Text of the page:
Role for Biochemical Assays and Kayser-Fleischer Rings in Diagnosis of Wilson's Disease.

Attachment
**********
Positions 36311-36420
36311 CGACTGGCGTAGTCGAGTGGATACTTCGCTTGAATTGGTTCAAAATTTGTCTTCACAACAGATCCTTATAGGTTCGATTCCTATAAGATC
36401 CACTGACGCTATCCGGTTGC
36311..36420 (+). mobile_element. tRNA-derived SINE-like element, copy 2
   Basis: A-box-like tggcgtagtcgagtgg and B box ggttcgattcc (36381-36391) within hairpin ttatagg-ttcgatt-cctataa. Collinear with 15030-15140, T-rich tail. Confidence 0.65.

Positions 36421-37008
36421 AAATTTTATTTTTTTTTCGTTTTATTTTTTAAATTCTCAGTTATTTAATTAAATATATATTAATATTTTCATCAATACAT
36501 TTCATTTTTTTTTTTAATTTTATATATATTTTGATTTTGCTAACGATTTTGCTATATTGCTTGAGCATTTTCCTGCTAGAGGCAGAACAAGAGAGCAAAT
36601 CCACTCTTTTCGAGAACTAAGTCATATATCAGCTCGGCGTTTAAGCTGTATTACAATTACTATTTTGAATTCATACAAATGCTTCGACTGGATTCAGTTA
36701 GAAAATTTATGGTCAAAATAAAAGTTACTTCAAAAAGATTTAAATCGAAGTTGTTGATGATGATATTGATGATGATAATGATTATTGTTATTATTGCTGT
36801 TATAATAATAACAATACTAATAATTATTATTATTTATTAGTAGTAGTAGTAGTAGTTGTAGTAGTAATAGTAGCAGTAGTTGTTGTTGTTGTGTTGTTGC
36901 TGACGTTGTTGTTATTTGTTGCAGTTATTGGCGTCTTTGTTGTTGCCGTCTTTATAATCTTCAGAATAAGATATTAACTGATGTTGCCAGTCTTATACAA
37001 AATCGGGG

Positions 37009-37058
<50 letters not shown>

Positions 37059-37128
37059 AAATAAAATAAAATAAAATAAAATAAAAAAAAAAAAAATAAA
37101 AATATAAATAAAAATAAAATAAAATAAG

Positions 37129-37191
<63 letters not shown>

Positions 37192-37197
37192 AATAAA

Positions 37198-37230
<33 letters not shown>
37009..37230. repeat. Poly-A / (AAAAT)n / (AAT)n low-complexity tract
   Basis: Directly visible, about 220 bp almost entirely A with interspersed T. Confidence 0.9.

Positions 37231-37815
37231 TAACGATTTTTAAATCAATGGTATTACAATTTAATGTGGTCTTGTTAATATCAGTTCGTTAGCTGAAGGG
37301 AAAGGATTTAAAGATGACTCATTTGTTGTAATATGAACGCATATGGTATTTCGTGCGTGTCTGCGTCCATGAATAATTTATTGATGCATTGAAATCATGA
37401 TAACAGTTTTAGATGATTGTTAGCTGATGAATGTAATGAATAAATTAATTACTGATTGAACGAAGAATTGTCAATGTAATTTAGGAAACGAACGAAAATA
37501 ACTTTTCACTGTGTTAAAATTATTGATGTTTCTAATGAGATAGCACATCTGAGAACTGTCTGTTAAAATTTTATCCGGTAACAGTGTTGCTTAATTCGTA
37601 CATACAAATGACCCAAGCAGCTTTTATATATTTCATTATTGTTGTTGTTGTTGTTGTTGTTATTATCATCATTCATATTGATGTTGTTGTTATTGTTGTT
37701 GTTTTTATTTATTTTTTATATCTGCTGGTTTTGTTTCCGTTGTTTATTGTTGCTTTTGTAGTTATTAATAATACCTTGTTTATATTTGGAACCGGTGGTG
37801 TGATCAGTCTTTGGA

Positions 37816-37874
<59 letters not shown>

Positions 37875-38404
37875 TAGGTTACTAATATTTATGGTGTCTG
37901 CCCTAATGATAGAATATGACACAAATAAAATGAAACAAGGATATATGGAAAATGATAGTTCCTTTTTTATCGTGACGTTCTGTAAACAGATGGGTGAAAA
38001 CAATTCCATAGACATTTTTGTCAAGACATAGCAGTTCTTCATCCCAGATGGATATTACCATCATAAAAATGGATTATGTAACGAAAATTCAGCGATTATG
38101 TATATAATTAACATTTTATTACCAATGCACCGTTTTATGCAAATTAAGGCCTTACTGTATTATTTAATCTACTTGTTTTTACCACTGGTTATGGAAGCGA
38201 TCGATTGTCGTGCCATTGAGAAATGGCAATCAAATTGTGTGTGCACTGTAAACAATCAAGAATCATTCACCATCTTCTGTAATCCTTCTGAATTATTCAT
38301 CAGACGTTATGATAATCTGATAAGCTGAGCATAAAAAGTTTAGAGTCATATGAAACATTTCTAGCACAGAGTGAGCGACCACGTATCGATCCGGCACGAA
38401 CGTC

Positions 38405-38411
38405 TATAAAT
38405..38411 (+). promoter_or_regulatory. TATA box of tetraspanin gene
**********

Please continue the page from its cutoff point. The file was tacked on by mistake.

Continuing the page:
Wilson's disease is an autosomal recessive disorder that impairs copper homeostasis and is caused by homozygous or compound heterozygous mutations in ATP7B, which encodes a copper-transporting P-type ATPase. Patients have variable clinical manifestations and laboratory test results, resulting in diagnostic dilemmas. We aimed to identify factors associated with symptoms and features of Wilson's disease from a large cohort, over 15 years.We collected data from 715 patients (529 with symptoms, 146 without symptoms, and 40 uncategorized) and a genetic confirmation of Wilson's disease (mean age of diagnosis, 18.84 years), recruited from 3 hospitals in China from 2004 through 2019. We analyzed clinical data along with serum levels of ceruloplasmin (available from 636 patients), 24-hr urinary copper excretion (collected from 131 patients), Kayser-Fleisher rings (copper accumulation in eyes, with neurologic data from 355 patients), and magnetic resonance imaging (MRI) abnormalities. Differences among the groups were analyzed using 1-way analysis of variance followed by Tukey's multiple comparison test.Of the 529 patients with symptoms, 121 had hepatic features, 355 had neurologic features, 28 had osteomuscular features (premature osteoarthritis, skeletal deformities, and pathological bone fractures), and 25 had psychiatric symptoms. Age of onset was significantly younger in patients with hepatic (16.94 ± 1.03 years; P=.0105) or osteomuscular features (13 ± 1.33 years; P=.0001) than patients with neurological features (19.48 ± 0.46 years). Serum levels of ceruloplasmin differed among asymptomatic patients and patients with osteomuscular or neurologic symptoms of Wilson's disease. Serum levels of ceruloplasmin ranged from 18.93 mg/L to approximately 120.00 mg/L (quantiles of 0.025 to approximately 0.975). Fifty-one of 131 patients (39%) had urinary copper excretion levels below 100 μg/24 hr; there was significant variation in levels of urinary copper excretion between patients older than 14 years vs 14 years or younger. Of the 355 patients with neurologic features, 244 patients (69%) had abnormal findings from MRI and Kayser-Fleisher rings; only 1 patient with abnormal findings from brain MRI was negative for Kayser-Fleisher rings.Serum level of ceruloplasmin, 24-hour urinary copper excretion, and Kayser-Fleisher rings can be used to identify patients who might have Wilson's disease. Patients with serum levels of ceruloplasmin below 120 mg/L and children with urinary copper excretion above 40 μg should undergo genetic testing for Wilson's disease. Patients with movement disorders and brain MRI abnormalities without Kayser-Fleisher rings are not likely to have Wilson's disease.

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